I’ll be the first to admit to being an absolute specs snob when it comes to just about anything tech related, whether it’s my computer, my smartphone or my camera. One of the specs that I’ve always paid very close attention to was the quality of a smartphone camera. It never boiled down to the number of megapixels, per se, or what sort of camera modes were offered so much as how good the special sauce was. Let’s face it – as it currently stands, the iPhone 5s still is the best phone on the market in terms of overall image quality. Is it because it only has 8 megapixels or a faster lens? Not really. Working at Google, and alongside the folks on the Android Camera team, has given me a really interesting perspective around how important the actual code is that handles photos once the hardware has been used to create the actual image bits. There really is a special sauce – every manufacturer has their own – and this sauce determines the flavor, as it were, of your images. In my opinion, Apple just happens to do the best job with their sauce.
Of course, as the question posed in this blog post asks, does this really even matter as much anymore? The more I think about it, the less I find that the camera/image quality of my smartphone is a critical factor. Why? Simply, it no longer is used as much anymore by me. Now, that’s not to say that I don’t heavily rely on the on-the-go ability to edit and share my photos. That is something that my smartphone is still crucial for and its processing power, RAM, and storage specs still rank at the top of my list. However, I find myself shooting almost exclusively with my Sony A7 and A7r. At least one of them is with me pretty much anywhere I go and the IQ of the camera and whichever lens is on easily surpasses even the iPhone in all aspects. There is no arguing there.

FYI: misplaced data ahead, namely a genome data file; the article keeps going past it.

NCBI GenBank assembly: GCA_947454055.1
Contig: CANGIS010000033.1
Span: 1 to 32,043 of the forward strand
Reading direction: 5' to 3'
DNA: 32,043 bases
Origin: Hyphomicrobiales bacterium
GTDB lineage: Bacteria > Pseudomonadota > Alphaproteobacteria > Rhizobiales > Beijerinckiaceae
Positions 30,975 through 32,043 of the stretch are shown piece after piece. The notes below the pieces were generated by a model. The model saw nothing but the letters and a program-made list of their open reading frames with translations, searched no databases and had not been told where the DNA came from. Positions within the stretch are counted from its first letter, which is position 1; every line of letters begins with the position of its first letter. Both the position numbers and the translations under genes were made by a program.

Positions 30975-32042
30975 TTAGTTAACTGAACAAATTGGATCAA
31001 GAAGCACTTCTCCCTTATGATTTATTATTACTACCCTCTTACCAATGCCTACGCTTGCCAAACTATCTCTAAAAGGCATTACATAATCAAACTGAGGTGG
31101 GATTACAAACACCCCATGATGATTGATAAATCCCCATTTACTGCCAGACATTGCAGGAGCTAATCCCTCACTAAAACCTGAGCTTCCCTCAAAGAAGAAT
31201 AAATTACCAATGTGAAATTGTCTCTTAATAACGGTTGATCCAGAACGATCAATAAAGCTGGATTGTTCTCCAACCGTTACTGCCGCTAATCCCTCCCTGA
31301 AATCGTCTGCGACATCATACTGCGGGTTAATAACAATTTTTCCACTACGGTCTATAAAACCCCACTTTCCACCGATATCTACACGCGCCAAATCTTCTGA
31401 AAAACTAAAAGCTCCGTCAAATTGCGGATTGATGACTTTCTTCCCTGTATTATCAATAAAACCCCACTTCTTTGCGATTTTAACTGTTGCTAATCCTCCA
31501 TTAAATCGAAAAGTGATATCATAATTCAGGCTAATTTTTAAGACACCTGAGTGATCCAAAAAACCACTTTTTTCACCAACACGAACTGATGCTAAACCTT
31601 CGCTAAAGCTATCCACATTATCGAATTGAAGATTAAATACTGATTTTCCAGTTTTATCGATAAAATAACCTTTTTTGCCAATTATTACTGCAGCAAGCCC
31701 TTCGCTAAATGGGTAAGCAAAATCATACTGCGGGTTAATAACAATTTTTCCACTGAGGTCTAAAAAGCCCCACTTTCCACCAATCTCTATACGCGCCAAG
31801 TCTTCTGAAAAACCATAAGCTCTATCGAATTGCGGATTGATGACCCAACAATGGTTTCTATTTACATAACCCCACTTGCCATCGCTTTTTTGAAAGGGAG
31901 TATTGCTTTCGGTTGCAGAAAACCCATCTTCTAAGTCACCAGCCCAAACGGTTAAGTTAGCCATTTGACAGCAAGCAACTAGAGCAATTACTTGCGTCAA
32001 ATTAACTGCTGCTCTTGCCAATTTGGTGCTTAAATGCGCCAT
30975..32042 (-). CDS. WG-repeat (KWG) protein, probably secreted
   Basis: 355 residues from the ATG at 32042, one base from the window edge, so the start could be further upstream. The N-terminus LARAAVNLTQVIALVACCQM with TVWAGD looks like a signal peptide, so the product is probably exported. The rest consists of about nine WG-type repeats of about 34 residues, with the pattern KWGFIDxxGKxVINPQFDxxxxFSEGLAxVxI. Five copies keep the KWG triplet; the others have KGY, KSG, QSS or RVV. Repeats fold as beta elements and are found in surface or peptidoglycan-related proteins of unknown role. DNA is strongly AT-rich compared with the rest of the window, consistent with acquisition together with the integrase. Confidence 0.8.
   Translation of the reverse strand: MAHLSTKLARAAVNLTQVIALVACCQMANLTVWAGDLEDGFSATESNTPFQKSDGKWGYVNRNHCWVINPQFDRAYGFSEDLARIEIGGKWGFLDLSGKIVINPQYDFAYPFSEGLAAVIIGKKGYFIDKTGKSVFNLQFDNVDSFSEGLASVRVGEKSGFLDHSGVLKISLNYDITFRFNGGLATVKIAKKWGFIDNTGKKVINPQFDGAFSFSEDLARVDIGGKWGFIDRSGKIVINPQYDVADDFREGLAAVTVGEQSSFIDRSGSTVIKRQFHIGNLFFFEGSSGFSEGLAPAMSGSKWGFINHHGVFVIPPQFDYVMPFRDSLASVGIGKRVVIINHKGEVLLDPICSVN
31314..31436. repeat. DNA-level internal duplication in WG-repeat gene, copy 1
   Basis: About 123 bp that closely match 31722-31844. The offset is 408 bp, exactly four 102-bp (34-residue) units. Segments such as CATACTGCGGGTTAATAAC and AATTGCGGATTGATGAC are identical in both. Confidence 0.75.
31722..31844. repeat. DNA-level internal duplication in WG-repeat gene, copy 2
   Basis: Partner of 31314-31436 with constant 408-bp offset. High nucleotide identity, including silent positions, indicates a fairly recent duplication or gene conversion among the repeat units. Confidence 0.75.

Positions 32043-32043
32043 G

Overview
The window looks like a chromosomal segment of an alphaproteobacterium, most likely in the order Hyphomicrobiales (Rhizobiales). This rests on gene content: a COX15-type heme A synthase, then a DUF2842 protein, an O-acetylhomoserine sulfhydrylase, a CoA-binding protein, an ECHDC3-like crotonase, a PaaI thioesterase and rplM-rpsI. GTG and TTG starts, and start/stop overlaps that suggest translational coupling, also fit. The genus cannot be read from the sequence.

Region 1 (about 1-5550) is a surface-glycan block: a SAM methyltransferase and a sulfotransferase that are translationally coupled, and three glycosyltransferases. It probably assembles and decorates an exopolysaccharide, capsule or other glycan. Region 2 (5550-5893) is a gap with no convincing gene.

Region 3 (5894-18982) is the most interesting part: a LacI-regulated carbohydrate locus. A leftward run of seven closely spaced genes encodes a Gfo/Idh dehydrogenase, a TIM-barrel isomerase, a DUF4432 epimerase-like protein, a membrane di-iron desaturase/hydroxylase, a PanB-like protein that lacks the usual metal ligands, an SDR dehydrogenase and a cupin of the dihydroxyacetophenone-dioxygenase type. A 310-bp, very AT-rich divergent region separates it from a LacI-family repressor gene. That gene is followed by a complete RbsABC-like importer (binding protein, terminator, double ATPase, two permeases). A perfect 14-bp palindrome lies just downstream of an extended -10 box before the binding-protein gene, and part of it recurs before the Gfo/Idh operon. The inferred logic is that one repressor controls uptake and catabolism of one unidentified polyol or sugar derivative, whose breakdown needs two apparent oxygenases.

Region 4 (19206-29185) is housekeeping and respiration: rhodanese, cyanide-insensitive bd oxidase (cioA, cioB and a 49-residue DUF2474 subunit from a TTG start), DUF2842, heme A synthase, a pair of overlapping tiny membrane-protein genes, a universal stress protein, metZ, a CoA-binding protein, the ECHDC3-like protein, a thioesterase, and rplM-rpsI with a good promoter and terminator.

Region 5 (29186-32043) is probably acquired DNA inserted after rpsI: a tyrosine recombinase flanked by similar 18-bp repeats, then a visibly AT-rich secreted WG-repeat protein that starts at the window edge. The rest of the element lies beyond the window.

So, with my camera’s built-in ability to transfer full-res jpegs (with RAW support undoubtedly coming) to my smartphone via wifi at about 2 seconds per file, I now have the benefit of using the various editing apps on my phone to stylize a muuuuuch higher quality source file and share it ’round the world in no time. It’s a workflow that I’ve really been immersing myself in over the past few months and have really come to like it. In fact, I took this image the other week while in Cairns with my A7r, transferred it to my iPad Air via WiFi and edited in Snapseed. I’ve also created this entire blog post from scratch on my iPad.
And you know what else? I’m finding myself not really even missing the indisputable convenience of carrying only one device. My Sony A7 is mirrorless, has a full frame sensor and, when coupled with Sony FE glass, is exceptionally light and easy to carry. Plus, it really is hard to find a smartphone on the market today that isn’t able to produce a ‘good quality’ image, so even in those instances when I may not have my Sony with me, my smartphone will always work in a pinch… it’s just that those instances are becoming fewer and fewer.
So with all of this said, do you think you will begin reevaluating the importance of your smartphone’s camera IQ given the trends and direction that camera tech is going?